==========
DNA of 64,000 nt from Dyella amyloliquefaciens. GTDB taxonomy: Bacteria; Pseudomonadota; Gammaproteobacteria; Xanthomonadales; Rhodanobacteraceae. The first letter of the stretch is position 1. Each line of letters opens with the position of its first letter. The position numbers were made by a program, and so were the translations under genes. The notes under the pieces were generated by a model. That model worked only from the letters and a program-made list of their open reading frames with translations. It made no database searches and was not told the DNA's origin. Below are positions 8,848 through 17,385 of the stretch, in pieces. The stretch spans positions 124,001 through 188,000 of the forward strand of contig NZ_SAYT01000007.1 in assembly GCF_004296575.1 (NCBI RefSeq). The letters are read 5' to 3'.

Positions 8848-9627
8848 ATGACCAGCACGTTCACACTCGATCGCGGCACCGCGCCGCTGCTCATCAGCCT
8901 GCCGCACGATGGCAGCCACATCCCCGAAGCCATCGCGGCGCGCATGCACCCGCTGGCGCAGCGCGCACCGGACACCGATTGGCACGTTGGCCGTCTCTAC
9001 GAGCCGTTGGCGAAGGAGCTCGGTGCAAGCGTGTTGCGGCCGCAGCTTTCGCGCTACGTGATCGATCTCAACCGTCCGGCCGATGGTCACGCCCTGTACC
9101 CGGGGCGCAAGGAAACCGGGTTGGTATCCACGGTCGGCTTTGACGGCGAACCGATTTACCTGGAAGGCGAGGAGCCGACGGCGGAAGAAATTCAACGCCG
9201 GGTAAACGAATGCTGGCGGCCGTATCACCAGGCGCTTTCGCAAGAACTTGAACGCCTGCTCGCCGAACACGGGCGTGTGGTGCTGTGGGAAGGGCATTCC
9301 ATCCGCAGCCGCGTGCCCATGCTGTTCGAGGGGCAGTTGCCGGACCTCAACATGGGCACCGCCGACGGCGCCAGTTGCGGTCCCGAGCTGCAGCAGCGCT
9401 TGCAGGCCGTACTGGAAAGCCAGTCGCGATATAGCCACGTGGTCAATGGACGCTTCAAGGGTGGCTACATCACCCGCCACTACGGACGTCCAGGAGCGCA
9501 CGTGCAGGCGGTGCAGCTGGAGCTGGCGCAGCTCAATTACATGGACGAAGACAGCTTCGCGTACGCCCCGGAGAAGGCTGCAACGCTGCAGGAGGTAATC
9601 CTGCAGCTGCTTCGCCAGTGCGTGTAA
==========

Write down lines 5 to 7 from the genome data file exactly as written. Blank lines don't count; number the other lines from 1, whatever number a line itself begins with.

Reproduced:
9001 GAGCCGTTGGCGAAGGAGCTCGGTGCAAGCGTGTTGCGGCCGCAGCTTTCGCGCTACGTGATCGATCTCAACCGTCCGGCCGATGGTCACGCCCTGTACC
9101 CGGGGCGCAAGGAAACCGGGTTGGTATCCACGGTCGGCTTTGACGGCGAACCGATTTACCTGGAAGGCGAGGAGCCGACGGCGGAAGAAATTCAACGCCG
9201 GGTAAACGAATGCTGGCGGCCGTATCACCAGGCGCTTTCGCAAGAACTTGAACGCCTGCTCGCCGAACACGGGCGTGTGGTGCTGTGGGAAGGGCATTCC